A second dimension of utility might be called adaptability — whether a model can be tailored to apply in different circumstances with different facts. Again, the BCG growth share matrix (or BCG matrix) showed its utility in this regard. A growing army of BCG consultants fanned out across the globe to implement the matrix in different industries.8 At its height, the framework was used by nearly half of all Fortune 500 companies and propelled BCG to prominence.

The next criterion, validation, is related to but separate from utility: Is the validity of the framework supported by empirical evidence and observable data? Insights about the sustainable cost advantages conferred by market leadership, upon which the BCG matrix framework is based, emerged from BCG’s rigorous empirical research of the experience curve effect.9 Another recognized framework, McKinsey’s granularity of growth, disaggregates revenue growth into three components (market momentum, M&A, and changes in market share) to identify pockets of growth opportunity. The best frameworks produce reliable insights that are grounded in observable data. The McKinsey framework is powered by a database of hundreds of companies across a range of industries and subsegments.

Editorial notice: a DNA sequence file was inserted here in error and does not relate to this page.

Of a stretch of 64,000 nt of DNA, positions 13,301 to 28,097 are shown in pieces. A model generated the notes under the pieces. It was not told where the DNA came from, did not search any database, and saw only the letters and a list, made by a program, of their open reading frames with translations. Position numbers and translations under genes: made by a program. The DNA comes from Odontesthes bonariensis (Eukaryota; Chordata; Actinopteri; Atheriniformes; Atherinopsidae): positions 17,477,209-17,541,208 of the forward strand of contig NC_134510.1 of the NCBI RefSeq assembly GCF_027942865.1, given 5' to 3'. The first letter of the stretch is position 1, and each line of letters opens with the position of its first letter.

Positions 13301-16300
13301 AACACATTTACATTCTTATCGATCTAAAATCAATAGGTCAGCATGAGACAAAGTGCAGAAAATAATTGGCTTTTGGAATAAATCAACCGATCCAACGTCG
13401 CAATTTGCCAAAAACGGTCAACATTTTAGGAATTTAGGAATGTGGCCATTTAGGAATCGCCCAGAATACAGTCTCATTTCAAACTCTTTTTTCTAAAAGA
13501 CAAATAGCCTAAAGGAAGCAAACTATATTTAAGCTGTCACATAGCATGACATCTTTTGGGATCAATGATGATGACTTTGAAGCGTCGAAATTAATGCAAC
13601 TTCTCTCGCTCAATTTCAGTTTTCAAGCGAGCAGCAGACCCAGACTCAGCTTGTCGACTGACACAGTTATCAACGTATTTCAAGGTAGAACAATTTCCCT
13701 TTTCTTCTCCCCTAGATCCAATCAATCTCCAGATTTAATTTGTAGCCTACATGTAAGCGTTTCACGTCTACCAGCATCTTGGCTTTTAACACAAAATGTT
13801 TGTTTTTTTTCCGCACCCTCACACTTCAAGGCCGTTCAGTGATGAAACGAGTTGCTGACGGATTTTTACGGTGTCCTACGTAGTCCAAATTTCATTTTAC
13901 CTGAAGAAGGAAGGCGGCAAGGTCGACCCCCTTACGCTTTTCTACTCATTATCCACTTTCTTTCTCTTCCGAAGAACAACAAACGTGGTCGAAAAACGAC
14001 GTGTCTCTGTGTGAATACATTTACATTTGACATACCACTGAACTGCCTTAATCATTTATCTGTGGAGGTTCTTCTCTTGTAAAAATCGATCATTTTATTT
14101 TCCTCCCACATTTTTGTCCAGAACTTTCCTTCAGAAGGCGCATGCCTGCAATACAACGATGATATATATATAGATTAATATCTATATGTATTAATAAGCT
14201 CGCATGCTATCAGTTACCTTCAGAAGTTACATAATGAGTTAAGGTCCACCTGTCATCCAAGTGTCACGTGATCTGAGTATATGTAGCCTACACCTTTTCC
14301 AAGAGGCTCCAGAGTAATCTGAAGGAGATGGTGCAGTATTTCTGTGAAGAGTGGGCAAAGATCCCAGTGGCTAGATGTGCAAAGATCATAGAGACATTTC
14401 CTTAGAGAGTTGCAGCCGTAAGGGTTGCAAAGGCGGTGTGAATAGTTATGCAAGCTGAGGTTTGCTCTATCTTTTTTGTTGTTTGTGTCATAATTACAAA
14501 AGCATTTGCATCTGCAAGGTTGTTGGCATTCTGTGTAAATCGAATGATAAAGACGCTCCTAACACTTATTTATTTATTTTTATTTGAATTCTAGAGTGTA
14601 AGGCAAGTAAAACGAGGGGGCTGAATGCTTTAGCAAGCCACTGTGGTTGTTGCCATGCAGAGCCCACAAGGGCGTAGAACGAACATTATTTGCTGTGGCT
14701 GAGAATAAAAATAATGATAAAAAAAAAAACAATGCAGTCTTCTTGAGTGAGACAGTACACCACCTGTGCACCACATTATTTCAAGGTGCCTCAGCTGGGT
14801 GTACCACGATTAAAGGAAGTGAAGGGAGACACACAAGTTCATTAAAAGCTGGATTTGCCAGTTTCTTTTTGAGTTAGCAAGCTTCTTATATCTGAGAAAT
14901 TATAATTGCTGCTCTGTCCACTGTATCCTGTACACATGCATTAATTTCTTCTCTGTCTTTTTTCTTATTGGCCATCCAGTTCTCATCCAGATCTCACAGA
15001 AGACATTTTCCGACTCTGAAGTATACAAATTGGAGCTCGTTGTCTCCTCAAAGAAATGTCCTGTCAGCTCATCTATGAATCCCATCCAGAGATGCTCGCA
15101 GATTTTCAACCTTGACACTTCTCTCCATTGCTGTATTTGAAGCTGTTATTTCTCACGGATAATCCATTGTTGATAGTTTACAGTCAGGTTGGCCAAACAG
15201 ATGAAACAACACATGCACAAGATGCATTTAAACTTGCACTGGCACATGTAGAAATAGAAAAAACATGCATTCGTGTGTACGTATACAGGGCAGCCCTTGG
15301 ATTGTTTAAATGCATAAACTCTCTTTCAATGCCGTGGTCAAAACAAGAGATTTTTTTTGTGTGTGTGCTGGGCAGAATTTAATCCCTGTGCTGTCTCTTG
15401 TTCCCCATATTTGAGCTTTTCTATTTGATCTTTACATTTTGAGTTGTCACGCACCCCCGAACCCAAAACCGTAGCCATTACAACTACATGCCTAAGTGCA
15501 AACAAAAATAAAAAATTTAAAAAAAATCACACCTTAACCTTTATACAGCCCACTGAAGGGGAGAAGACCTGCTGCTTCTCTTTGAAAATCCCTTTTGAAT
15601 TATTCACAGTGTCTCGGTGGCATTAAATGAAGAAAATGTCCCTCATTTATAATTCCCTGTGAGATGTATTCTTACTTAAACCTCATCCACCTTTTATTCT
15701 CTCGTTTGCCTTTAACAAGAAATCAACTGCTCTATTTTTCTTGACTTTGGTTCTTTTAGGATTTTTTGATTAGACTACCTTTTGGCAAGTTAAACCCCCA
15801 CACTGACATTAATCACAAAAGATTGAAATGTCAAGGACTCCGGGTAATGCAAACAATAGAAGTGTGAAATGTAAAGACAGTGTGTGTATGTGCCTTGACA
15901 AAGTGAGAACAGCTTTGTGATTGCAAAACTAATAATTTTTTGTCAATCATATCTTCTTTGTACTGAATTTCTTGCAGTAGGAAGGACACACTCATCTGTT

The economist and Nobel laureate Paul Samuelson famously asserted that the theory of comparative advantage was one of the few propositions in the social sciences that was neither false nor trivial. That’s the sweet spot for the criteria of validation and utility: non-false and nontrivial.

Clarity, Memorability, and Integration

The next three criteria are linked to what can be called the “elegance” of a framework, but they affect more than just aesthetics. These important factors contribute to the usability and distinctiveness of a model.